In 1883, years after composing the Consolation, Liszt received a Grand piano from the Steinway Company with a design that included a sostenuto pedal.[27] Liszt began transcribing this Consolation for the new sostenuto pedal and in a letter to Steinway he wrote:

"In relation to the use of your welcome tone-sustaining pedal I inclose two examples: Danse des Sylphes, by Berlioz, and No. 3 of my Consolations. I have today noted down only the introductory bars of both pieces, with this proviso, that, if you desire it, I shall gladly complete the whole transcription, with exact adaptation of your tone-sustaining pedal."[28]

Liszt recommended sparing usage of the sostenuto pedal in the interpretation of this Consolation and opined on the positive effect it would have on the more tranquil passages.[27]

Consolation No. 4[edit]

Consolation No. 4, First few bars.

Consolation No. 4 is in D-Flat major and is initially marked Quasi adagio. Composed in 1849, [29] it is also known as the Stern-Consolation ("Star Consolation") because of the six-pointed white star that appears on the printed score.[3] The Consolation was inspired by a Lied written by Maria Pavlovna, the Grand Duchess of Saxe-Weimar-Eisenach. [30] The mood of the composition has been described as "churchly-religious"[31] and "prayerlike".[32]

Liszt later re-used the Consolation's theme in the Andante sostenuto / quasi adagio section of his Piano Sonata in B Minor.[30]

Consolation No. 5[edit]

Consolation No. 5, First few bars.

Consolation No. 5 is in E-Major. It is initially marked Andantino. The Consolation has a cantilena vocal style. .[8][32] This Consolation has the oldest genealogy having been reworked from the earlier fifth version of the Consolations, entitled the Madrigal .[17][19][20] Compared to the earlier Madrigal, this Consolation: [33]

  • is shorter, having 56 measures compared to the Madrigal's 69;
  • shares several sections with similar melodies;
  • employs simpler harmonies;
  • and is rhythmically less rigid.

Consolation No. 6[edit]

Consolation No. 6, First few bars.

The sixth and final Consolation is in E Major. It is initially marked Allegretto sempre cantabile and is the longest of the Consolations with a total of 100 measures. It is the most technically demanding of the Consolations.[8] The piece has been described by Carl Lachmund, one of Liszt's students, as more characteristic of Liszt's style than the more renowned D-flat major third Consolation.[34] Lachmund provides insight into the style in which Liszt played the Consolation, stating:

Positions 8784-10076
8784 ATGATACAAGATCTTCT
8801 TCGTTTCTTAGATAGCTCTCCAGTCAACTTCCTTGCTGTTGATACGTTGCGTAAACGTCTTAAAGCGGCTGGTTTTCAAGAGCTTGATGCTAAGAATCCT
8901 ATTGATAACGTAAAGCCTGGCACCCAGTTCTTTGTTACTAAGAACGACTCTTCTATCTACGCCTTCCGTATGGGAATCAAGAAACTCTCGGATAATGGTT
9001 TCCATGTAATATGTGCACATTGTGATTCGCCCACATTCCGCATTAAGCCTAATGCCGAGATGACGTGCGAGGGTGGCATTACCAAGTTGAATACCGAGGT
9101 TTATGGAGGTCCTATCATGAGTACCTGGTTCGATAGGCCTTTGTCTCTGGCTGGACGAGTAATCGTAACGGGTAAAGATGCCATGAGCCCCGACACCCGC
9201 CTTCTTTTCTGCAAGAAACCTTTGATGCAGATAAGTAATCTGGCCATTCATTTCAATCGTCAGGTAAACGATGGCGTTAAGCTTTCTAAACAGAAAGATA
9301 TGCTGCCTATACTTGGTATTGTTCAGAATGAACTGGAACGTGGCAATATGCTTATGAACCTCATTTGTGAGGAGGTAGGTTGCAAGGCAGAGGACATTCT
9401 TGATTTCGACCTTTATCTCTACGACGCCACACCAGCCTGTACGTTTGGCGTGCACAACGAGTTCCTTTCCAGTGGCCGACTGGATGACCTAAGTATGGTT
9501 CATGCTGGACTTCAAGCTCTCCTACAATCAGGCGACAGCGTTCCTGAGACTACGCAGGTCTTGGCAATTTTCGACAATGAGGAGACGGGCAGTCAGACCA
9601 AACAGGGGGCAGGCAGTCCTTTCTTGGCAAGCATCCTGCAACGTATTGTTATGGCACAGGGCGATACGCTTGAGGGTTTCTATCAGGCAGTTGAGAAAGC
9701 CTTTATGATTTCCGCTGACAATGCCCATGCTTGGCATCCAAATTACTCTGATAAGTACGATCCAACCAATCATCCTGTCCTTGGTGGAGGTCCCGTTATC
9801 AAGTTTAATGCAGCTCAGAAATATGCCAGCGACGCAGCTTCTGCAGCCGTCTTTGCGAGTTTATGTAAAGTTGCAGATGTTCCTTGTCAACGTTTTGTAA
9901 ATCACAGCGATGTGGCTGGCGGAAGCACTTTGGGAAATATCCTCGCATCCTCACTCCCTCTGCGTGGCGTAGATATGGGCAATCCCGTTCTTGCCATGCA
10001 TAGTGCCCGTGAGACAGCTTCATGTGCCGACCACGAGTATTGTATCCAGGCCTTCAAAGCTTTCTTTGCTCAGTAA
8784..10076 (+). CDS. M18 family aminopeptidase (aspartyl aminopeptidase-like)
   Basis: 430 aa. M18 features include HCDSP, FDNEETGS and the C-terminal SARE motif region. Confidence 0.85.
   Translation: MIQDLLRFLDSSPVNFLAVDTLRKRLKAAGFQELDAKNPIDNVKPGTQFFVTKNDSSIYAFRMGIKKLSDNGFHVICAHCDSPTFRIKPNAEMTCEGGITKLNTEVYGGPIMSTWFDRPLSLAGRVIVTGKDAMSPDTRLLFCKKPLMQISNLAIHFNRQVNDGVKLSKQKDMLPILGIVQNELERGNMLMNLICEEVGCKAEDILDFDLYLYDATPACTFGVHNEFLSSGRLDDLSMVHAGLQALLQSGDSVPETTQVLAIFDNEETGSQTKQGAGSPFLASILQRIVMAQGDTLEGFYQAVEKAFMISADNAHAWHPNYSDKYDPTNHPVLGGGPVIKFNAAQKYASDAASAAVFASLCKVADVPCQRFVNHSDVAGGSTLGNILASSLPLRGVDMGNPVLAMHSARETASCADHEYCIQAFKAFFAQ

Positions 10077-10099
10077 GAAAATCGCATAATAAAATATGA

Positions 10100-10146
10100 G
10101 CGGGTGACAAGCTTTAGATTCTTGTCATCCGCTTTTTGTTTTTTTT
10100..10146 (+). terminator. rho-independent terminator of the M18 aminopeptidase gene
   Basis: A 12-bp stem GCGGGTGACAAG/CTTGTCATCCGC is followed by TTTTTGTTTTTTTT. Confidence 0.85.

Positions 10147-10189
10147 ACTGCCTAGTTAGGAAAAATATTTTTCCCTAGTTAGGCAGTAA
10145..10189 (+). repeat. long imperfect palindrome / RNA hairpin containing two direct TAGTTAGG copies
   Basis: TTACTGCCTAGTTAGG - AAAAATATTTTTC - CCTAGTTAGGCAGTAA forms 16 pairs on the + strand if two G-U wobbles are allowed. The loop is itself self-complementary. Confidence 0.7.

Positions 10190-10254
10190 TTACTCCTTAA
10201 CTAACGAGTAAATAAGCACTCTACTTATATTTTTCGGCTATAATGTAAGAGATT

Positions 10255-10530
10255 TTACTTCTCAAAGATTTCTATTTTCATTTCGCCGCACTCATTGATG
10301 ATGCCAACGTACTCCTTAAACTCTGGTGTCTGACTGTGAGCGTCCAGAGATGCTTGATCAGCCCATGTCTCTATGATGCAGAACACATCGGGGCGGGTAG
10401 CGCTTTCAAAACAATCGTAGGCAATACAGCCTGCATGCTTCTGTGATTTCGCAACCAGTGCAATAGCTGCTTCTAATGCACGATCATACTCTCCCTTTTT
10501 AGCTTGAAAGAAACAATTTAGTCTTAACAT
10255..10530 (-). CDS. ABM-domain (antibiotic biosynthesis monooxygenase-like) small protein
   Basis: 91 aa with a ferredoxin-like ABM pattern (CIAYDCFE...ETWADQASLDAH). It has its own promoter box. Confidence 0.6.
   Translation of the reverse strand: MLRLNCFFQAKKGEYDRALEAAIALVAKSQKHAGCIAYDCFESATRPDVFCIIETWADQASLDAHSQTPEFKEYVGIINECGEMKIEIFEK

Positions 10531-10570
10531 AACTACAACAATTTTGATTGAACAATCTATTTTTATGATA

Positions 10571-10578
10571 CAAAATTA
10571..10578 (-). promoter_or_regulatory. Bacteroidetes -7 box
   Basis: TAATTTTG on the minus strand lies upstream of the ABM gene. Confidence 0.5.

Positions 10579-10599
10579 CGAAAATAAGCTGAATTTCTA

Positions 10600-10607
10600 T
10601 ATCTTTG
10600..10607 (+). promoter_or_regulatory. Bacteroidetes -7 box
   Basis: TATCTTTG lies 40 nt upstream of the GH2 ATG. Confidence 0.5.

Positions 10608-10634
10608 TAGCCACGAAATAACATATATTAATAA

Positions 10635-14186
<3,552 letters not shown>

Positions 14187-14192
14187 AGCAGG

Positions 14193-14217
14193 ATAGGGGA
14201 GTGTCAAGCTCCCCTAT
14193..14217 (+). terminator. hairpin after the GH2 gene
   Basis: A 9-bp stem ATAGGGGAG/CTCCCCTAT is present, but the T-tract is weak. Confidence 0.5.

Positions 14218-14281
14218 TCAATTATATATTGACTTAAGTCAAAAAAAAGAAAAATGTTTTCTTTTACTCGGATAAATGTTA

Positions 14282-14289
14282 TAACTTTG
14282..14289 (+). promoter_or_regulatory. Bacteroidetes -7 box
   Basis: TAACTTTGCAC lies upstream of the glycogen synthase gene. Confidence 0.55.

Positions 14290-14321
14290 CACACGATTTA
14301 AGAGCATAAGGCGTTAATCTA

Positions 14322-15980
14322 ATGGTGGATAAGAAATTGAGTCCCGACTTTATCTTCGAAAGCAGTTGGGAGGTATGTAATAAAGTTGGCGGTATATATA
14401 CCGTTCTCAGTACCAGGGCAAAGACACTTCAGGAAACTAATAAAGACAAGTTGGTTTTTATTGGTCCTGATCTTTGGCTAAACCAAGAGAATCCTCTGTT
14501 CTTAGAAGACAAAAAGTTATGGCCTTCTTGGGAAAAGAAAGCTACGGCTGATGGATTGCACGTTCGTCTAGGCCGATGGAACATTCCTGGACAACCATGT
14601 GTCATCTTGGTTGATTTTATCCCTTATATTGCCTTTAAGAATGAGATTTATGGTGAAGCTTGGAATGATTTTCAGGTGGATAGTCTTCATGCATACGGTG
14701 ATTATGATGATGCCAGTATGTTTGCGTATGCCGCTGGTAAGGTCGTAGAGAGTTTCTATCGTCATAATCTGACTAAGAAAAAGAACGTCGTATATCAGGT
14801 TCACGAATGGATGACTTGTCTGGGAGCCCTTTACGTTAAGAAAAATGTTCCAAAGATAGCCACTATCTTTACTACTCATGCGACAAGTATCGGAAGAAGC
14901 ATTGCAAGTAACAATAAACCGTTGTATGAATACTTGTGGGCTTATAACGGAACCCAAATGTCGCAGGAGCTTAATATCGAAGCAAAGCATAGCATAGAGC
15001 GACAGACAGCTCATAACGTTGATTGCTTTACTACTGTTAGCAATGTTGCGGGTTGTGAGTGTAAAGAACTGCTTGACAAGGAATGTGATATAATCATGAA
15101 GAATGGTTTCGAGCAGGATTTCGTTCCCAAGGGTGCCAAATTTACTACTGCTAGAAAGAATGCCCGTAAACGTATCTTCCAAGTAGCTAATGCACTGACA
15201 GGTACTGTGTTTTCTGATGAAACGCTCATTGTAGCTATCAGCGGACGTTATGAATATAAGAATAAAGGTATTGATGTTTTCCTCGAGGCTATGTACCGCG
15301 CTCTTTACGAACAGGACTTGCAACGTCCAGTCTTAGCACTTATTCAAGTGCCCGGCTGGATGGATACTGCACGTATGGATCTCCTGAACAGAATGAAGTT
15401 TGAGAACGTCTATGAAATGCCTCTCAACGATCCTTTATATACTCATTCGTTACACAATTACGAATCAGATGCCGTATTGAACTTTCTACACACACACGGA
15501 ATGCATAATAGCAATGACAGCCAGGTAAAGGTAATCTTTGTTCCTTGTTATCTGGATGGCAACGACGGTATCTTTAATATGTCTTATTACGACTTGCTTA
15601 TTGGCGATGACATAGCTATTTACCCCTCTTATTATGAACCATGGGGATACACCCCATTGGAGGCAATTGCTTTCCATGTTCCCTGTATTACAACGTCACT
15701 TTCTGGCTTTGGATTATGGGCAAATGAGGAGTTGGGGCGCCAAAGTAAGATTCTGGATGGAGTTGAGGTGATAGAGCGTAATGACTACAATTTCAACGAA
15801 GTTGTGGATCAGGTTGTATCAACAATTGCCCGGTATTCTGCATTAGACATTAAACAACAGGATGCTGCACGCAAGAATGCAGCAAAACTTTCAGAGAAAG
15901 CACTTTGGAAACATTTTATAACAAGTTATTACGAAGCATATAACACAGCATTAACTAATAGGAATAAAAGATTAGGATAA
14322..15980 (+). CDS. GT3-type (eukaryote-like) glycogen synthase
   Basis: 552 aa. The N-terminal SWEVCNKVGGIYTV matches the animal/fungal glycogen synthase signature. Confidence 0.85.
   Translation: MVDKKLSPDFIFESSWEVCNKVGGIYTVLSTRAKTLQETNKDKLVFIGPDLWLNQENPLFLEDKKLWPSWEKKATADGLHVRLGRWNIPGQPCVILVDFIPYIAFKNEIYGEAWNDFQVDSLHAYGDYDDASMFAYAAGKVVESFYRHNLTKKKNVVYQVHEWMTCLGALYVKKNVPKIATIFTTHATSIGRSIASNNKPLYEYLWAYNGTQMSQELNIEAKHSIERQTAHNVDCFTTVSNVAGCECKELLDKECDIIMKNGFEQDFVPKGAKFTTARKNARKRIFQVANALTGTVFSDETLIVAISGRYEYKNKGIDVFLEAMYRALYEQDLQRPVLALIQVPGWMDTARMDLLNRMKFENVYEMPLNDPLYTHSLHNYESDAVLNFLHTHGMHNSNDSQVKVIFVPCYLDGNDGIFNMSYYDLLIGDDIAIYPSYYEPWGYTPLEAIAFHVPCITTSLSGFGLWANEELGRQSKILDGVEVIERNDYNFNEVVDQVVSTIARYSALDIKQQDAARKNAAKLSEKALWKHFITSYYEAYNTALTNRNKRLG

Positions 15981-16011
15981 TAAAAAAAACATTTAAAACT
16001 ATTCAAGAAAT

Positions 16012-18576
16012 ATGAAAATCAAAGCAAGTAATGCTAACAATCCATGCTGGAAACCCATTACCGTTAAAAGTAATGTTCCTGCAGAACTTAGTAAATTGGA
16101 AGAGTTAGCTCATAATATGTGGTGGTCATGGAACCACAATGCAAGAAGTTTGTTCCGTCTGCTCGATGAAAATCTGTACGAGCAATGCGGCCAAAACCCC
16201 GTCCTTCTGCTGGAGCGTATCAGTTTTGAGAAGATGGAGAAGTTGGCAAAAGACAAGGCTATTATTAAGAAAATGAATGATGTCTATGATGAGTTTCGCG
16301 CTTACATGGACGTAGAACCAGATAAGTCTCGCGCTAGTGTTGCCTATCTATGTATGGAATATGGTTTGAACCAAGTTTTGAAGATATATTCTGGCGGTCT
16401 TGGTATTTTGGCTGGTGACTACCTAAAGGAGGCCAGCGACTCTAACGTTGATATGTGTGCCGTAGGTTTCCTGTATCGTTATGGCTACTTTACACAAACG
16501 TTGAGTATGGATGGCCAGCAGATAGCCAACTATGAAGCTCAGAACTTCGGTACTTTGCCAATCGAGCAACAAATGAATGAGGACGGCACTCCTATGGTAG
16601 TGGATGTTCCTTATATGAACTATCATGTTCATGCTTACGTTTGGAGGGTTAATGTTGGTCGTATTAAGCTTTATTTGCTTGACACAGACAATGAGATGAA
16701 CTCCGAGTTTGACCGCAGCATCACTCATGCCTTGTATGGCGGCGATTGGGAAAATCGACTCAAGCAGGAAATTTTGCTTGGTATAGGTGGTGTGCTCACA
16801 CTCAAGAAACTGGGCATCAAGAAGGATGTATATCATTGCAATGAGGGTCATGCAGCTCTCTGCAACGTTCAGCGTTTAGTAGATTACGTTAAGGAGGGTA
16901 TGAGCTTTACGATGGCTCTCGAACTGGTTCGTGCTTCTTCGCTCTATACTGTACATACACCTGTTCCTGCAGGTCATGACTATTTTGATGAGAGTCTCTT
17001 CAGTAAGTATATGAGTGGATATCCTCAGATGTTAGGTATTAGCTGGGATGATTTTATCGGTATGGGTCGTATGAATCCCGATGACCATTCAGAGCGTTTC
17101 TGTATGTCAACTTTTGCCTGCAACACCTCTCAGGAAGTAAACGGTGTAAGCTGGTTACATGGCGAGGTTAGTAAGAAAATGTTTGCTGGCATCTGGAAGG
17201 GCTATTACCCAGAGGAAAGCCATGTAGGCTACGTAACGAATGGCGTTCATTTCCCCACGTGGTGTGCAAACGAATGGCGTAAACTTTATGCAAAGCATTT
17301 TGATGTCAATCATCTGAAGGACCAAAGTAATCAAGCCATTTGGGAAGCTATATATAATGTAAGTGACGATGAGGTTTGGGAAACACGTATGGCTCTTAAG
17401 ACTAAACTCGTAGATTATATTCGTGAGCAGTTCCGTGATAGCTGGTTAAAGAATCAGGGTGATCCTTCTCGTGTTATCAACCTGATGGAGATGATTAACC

"He [Liszt] played each note of the melody as if it were a significant poetic word, which effect was heightened in that he used the thumb for each one of these notes, and dropping his hand in a languid manner as he did this. He would dwell slightly here or there on a note as if entranced and then resume the motion without leaving a feeling that the time had been disturbed. I do not recall the particular measures in which he did this; but even then I felt that he might do it in a different place each time he played the piece." [35]


  1. ^ Lachmund 1999, p. 37.
  2. ^ Liszt 1995, p. 3.
  3. ^ a b c d e f Arnold 2002, p. 108.
  4. ^ Merrick 1987, p. 297.
  5. ^ a b Eckhardt 1992, p. 450,453.
  6. ^ a b Eckhardt 1992, p. 449.
  7. ^ a b c Walker 1993, p. 145.
  8. ^ a b c d Magrath 1995, p. 203.
  9. ^ a b Hinson 2004, p. 32.
  10. ^ Merrick 1987, p. 9.
  11. ^ a b Hinson 2003, p. 12.
  12. ^ Sainte-Beuve 2004, p. 980.
  13. ^ Liszt 1850.
  14. ^ a b Mező & Kaczmarczyk 2011, p. 86.
  15. ^ a b Howard 1995.
  16. ^ Liszt 1992.
  17. ^ a b c d Liszt 1992, p. V.
  18. ^ Howard 1991, p. 4.
  19. ^ a b c Helm 1963, p. 102.
  20. ^ a b Howard 1995, p. 4.
  21. ^ Mező & Kaczmarczyk 2011, p. 25.
  22. ^ Howard 1991.
  23. ^ Howard 1995, p. 7.
  24. ^ Mező et al. 1981, p. 102.
  25. ^ Liszt 2006, p. 14.
  26. ^ Walker 1993, p. 146.
  27. ^ a b Banowetz 1992, p. 217.
  28. ^ Huneker 1911, p. 394.
  29. ^ Szász 2010, p. 10.
  30. ^ a b Szász 2010, p. 1.
  31. ^ Szász 2010, p. 12.
  32. ^ a b Liszt 1995, p. 4.
  33. ^ Helm 1963, p. 103-105.
  34. ^ Lachmund 1999, p. 52.
  35. ^ Lachmund 1999, p. 53.
Cited Sources
Other Sources

External links[edit]

Sheet music[edit]


S.172, 2nd Version